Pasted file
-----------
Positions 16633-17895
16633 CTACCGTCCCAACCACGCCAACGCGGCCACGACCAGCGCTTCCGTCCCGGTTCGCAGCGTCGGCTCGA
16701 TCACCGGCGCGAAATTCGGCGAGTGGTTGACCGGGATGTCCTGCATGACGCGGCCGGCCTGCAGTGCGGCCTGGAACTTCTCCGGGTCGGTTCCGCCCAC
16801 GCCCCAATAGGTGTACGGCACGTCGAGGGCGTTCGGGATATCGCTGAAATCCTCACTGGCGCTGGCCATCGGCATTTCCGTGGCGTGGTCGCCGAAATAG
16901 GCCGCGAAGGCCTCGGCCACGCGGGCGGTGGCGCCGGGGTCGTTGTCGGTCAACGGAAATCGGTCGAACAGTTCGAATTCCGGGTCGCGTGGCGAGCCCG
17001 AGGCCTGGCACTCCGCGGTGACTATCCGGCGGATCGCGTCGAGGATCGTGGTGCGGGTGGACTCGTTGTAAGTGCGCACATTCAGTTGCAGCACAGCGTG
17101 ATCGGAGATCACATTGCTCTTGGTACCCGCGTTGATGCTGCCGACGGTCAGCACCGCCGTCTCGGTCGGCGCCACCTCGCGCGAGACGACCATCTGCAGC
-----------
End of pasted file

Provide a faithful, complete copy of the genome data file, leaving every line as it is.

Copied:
Positions 16633-17895
16633 CTACCGTCCCAACCACGCCAACGCGGCCACGACCAGCGCTTCCGTCCCGGTTCGCAGCGTCGGCTCGA
16701 TCACCGGCGCGAAATTCGGCGAGTGGTTGACCGGGATGTCCTGCATGACGCGGCCGGCCTGCAGTGCGGCCTGGAACTTCTCCGGGTCGGTTCCGCCCAC
16801 GCCCCAATAGGTGTACGGCACGTCGAGGGCGTTCGGGATATCGCTGAAATCCTCACTGGCGCTGGCCATCGGCATTTCCGTGGCGTGGTCGCCGAAATAG
16901 GCCGCGAAGGCCTCGGCCACGCGGGCGGTGGCGCCGGGGTCGTTGTCGGTCAACGGAAATCGGTCGAACAGTTCGAATTCCGGGTCGCGTGGCGAGCCCG
17001 AGGCCTGGCACTCCGCGGTGACTATCCGGCGGATCGCGTCGAGGATCGTGGTGCGGGTGGACTCGTTGTAAGTGCGCACATTCAGTTGCAGCACAGCGTG
17101 ATCGGAGATCACATTGCTCTTGGTACCCGCGTTGATGCTGCCGACGGTCAGCACCGCCGTCTCGGTCGGCGCCACCTCGCGCGAGACGACCATCTGCAGC